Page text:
According to Mr. Junger’s letter – which is on page 33 of the attachments – about a year ago, city staff heard about the urban garden on Sams Street run primarily by refugee women resettled in the United States from Burundi. (DM first reported on the effort back in June 2010) The city contacted and met with Refugee Family Services, which runs the Sams Street garden project, who were very excited about the possibilities of the UMCH project and confirmed they had the skills and ability to manage to two acres.
Awesome news! But what about the money?
Continue reading “Decatur’s Long-Discussed 2-Acre Urban Farm Almost a Reality”
My neighbors and partners in all-things-chicken and I got our first five birds back in 2004, shortly after I discovered, quite by accident, that poultry keeping was perfectly legal in Decatur. The laying hens were a gateway drug for me. Before long I was fantasizing about having a couple of small dairy goats.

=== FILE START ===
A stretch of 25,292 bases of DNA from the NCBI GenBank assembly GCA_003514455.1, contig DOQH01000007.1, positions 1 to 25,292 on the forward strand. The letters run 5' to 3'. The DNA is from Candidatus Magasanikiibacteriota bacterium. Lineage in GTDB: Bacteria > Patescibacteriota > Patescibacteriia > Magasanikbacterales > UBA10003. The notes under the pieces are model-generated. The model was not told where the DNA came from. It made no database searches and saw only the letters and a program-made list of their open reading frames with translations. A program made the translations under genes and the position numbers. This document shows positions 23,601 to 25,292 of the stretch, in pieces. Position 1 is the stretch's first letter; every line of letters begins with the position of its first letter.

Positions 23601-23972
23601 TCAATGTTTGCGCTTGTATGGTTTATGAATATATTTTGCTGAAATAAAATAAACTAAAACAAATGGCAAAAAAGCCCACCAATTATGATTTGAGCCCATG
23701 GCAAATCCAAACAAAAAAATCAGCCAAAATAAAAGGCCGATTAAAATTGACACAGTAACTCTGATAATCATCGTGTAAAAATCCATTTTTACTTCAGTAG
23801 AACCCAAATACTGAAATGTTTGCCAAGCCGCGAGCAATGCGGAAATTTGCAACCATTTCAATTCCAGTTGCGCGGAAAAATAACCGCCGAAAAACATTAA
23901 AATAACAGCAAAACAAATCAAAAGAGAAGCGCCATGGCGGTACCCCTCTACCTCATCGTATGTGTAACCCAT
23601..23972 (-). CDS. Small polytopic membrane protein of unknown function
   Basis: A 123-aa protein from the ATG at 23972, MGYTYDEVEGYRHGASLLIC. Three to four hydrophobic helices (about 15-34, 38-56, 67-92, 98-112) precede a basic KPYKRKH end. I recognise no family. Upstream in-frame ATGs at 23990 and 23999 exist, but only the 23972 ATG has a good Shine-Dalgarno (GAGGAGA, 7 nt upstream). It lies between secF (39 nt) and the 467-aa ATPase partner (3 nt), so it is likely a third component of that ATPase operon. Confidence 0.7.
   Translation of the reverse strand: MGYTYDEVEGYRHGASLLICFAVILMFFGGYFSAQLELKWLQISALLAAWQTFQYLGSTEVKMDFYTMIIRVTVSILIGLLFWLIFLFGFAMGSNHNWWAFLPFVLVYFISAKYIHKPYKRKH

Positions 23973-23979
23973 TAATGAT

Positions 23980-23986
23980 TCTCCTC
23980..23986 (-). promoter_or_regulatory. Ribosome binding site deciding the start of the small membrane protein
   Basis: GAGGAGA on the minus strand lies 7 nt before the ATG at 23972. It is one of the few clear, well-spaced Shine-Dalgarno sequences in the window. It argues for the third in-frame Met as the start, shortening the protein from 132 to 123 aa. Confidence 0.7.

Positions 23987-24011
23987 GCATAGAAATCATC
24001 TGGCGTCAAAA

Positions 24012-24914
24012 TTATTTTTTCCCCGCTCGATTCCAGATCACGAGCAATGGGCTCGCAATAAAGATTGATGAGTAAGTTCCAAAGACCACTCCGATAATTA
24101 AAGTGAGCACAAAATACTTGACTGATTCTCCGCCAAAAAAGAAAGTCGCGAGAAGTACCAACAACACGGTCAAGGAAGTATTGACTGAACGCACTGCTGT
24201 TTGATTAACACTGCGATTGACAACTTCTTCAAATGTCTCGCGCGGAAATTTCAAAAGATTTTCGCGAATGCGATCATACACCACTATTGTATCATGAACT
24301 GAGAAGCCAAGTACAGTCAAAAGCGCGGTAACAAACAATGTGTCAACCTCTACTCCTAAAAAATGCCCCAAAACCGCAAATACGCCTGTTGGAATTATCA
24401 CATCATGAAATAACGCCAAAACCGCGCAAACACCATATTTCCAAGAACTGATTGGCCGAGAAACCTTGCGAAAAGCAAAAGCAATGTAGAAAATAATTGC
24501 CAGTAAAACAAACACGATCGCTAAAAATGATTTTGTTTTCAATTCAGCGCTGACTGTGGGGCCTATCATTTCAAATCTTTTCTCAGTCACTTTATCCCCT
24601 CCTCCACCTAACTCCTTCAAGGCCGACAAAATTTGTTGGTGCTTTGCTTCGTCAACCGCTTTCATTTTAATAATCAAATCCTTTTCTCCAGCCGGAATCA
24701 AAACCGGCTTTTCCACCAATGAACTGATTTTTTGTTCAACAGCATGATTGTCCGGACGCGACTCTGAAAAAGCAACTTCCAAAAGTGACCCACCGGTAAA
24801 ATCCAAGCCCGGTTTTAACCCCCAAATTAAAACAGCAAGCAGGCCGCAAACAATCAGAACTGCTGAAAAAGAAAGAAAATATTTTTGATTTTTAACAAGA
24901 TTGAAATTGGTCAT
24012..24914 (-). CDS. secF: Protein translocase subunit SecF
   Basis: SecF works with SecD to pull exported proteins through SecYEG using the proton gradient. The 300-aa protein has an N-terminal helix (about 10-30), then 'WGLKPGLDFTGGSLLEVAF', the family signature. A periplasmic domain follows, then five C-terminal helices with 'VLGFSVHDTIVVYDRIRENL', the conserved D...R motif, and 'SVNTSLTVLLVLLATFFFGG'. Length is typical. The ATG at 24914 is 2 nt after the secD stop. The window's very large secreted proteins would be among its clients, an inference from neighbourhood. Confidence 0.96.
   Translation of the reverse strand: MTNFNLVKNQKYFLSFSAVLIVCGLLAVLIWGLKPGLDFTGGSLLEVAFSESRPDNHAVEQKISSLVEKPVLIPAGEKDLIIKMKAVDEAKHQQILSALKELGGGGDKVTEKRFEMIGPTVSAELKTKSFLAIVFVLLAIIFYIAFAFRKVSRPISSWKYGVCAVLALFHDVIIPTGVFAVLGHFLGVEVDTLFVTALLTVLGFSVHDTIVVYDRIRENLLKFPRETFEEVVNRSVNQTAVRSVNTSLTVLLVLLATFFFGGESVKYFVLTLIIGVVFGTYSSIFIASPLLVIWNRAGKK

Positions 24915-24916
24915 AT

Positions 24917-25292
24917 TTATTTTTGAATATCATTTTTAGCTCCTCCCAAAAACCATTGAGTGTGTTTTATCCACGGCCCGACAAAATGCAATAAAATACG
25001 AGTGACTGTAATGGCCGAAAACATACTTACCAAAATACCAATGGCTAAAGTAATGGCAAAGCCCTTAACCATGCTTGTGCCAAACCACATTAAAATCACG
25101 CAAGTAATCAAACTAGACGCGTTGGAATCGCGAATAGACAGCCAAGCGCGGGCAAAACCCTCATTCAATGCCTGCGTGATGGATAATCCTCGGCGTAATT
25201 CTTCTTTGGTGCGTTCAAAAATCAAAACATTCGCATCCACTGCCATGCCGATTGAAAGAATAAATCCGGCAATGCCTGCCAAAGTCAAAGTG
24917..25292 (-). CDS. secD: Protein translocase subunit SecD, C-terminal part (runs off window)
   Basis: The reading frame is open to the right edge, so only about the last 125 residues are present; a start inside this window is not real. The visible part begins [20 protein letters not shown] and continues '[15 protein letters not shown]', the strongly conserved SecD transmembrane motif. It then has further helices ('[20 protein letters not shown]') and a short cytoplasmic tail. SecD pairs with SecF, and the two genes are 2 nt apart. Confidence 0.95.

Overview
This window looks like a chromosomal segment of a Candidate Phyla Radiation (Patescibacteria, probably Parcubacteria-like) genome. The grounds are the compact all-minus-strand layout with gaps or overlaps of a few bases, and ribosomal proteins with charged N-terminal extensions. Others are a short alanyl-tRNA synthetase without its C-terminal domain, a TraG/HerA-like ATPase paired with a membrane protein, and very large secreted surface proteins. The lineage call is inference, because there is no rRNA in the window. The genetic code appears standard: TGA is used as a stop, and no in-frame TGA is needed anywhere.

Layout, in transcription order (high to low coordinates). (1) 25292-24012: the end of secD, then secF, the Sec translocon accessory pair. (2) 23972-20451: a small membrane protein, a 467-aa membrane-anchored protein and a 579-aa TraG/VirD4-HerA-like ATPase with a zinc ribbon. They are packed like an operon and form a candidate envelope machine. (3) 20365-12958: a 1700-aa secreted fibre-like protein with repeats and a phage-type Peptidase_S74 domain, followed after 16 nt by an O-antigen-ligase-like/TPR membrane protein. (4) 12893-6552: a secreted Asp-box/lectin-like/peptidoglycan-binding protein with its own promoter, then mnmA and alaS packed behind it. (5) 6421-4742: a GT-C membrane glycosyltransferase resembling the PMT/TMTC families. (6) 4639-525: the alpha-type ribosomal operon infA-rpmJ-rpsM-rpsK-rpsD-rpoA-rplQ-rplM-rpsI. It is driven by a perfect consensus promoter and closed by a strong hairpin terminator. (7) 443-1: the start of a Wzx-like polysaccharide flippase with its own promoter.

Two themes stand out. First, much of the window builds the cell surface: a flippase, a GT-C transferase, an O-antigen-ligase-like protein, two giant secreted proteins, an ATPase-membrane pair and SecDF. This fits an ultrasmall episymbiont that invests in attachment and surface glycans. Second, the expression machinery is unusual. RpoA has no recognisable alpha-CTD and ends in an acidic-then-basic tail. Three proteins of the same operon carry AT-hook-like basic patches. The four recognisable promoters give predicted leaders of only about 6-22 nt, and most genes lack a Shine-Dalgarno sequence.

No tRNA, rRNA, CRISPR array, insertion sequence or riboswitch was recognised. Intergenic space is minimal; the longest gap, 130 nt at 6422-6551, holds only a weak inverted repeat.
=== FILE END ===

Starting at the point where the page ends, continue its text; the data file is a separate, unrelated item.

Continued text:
The thing that has kept me from pursuing my caprine dreams, however, is this little phrase in Section 14-7.1 of our city ordinances: “Livestock shall be permitted on properties of at least two acres in size.”
Oh, well. I let it go — until a few months ago, when a kerfuffle about an Oakhurst resident with lots of fowl and, yes, goats, got my attention. According to her blog, the City sent out some code enforcement people to inspect her property and situation. And while she was told to do some clean-up and repair and to move her chicken coop, they determined that her three goats are “companion animals” and allowed her to keep them on her less-than-two-acre lot.
Continue reading “Getting My Goats”